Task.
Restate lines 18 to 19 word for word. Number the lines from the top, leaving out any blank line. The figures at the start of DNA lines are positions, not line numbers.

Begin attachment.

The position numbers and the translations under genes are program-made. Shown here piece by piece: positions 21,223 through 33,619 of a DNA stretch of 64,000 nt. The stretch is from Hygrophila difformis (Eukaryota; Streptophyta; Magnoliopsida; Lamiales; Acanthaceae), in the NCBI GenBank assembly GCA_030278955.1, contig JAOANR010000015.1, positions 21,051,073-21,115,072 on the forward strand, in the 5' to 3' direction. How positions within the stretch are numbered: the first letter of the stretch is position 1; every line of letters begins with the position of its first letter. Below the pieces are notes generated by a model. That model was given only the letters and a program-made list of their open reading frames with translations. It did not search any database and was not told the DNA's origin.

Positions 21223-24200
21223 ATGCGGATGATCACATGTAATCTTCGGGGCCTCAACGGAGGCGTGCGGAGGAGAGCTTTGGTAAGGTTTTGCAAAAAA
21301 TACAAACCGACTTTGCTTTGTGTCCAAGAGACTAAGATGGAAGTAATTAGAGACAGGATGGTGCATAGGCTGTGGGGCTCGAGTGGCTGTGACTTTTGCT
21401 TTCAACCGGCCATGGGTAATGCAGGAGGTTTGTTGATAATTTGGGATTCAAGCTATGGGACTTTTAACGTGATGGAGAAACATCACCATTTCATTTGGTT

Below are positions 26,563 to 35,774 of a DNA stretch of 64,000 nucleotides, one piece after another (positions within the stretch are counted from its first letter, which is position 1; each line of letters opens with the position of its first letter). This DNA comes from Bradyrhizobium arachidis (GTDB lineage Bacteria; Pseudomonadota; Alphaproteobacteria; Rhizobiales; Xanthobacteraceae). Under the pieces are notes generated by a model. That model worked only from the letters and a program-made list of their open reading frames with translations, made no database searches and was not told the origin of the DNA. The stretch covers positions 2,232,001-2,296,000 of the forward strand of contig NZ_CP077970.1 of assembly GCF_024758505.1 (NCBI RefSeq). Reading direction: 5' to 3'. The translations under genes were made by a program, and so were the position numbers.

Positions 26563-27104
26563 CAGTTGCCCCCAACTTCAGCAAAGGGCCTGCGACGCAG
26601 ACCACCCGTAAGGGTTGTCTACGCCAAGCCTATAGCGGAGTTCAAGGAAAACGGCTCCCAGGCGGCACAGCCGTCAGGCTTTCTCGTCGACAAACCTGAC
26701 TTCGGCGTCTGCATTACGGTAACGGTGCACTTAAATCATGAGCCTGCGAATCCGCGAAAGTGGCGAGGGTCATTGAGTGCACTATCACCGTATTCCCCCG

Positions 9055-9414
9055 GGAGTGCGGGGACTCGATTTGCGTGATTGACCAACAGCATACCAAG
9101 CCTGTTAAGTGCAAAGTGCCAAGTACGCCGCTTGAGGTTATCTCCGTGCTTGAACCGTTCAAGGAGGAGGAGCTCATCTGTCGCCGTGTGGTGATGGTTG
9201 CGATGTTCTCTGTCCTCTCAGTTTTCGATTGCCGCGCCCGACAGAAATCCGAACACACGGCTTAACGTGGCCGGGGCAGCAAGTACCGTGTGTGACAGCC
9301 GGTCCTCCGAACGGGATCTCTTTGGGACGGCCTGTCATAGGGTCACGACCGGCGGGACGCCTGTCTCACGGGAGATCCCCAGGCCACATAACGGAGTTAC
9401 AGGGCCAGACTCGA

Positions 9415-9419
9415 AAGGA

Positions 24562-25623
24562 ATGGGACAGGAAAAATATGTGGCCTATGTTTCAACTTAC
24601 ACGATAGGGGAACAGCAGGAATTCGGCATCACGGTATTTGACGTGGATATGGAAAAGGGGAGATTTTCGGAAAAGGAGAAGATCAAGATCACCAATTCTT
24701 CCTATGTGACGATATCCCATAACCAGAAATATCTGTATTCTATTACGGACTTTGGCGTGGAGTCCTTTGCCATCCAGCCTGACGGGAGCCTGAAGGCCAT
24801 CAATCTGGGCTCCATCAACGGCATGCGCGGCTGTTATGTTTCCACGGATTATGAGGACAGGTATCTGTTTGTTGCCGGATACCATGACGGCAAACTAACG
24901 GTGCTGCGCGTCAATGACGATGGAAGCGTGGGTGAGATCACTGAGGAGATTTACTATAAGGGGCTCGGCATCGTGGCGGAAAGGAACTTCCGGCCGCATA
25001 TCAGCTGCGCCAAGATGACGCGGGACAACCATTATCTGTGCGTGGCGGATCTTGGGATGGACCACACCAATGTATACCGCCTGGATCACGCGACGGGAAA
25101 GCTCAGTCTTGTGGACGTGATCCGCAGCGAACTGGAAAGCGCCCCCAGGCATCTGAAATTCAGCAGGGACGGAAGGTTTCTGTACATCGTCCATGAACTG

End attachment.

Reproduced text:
9415 AAGGA

Positions 24562-25623